But we must not forget the purpose of this visit. Let us see if this place lives up to its name. The beef combo came with rare steak, beef meatballs, and brisket. It’s served in beef broth with vermicelli, green onions, and bean sprouts, jalapeno, and basil on the side for your mixing pleasure. The meat balls were flavorless, the brisket was hard (AKA tough), and the rare steak was huhum. The beef broth was not as resounding, meaning many of bullion in lesser time (at least that kind of taste). I was hoping for that thick flavor you get from hours and hours of boiling those lovely bones, but was disappointed. Although pho broth is not as dense as some ramen broths but at least give more love into it. A little bit of hoisin and chili sauce helped enhance the taste a little bit or a lot.

Soon we will find that perfect bowl of Vietnamese chicken noodle (not literally). For now I’ll just be satisfied at their attempt at delivering a delicious bowl; whilst failed, it was still able to provide that sigh of comfort when that warm broth started traveling from my mouth to my stomach (and the rest of the menu were not  that bad either). And that is good comfort food in my book.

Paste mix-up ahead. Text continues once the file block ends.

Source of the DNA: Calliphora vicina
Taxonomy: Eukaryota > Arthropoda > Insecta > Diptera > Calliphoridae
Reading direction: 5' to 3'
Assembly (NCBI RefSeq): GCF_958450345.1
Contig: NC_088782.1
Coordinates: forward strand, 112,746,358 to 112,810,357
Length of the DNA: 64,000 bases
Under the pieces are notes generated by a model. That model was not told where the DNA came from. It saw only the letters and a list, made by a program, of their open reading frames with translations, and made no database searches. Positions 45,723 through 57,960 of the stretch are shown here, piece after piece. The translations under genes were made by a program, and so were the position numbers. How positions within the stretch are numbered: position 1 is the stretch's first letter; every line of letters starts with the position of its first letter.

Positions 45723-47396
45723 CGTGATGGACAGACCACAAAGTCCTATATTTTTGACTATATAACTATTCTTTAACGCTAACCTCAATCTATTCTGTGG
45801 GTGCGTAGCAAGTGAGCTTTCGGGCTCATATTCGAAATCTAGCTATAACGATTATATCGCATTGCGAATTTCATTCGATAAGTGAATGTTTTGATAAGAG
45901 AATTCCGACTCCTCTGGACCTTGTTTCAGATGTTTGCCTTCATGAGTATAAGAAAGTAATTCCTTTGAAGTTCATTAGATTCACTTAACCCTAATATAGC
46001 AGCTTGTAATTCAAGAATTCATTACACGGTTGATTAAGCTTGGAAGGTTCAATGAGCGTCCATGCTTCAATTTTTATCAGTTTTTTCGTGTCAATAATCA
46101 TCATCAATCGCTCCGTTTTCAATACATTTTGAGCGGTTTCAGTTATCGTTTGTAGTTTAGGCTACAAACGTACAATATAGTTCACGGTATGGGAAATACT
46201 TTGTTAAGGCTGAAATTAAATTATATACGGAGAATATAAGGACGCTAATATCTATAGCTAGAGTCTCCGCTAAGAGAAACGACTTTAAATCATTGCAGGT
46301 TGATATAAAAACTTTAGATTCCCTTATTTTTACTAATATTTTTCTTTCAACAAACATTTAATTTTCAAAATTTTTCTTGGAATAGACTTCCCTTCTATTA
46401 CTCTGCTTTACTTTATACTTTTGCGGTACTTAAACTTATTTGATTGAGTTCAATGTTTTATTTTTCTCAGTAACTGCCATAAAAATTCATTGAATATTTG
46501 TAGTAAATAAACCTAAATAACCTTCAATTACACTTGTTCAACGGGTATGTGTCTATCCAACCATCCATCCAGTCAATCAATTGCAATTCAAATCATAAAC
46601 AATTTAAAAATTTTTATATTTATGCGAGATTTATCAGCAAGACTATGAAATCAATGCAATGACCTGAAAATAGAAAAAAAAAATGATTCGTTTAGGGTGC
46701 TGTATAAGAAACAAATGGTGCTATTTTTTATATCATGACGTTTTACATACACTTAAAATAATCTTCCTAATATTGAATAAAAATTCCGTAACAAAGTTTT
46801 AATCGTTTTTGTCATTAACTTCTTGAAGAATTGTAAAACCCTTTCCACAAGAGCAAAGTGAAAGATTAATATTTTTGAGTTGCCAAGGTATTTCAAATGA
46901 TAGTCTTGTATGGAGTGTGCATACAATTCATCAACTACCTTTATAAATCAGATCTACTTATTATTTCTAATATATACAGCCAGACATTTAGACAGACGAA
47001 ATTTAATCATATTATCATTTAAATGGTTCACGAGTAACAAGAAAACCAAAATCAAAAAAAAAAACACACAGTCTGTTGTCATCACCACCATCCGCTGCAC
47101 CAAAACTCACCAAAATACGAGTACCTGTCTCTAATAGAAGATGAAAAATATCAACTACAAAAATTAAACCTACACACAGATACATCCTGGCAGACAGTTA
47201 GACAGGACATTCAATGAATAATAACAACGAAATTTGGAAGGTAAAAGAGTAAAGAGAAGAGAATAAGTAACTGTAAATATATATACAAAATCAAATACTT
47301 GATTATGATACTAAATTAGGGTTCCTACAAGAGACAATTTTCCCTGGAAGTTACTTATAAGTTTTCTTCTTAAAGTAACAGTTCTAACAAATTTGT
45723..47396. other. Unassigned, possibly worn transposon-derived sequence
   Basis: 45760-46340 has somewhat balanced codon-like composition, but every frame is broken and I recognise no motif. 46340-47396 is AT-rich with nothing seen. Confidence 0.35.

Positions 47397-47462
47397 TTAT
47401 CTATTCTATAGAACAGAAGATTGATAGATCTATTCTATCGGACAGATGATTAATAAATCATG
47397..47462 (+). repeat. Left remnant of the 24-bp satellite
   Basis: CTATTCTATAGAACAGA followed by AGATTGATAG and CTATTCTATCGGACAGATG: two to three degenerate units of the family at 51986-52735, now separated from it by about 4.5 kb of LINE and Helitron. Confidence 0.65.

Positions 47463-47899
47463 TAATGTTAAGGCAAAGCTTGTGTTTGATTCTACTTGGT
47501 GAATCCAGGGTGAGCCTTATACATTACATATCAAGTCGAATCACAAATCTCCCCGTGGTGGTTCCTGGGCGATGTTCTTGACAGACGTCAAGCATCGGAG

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Filed under Beef, Bread, Chicken, Comfort Food, Noodles, Pho, Roll (non-bread), Uncategorized, Vegetable, Vietnamese Food

The tale of two: Rick’s VS Oinkster

Yonder the green foliage and paved gray of 2S, tucked in a corner says “Voted the Best Food in LA“. O’er the bridge and a block beyond sees the blue sign and a drive-thru that entices the curiosity of any foodie alike. Rick’s, aren’t you famous for your pastrami? Oh, doubt was not in will and in mind when it was time to voice thy need. Pastrami sandwich and a veggie burger; please, oh please. Do add some zucchini and chili fries so mine heart and belly shall rise in adornment of thy morsels.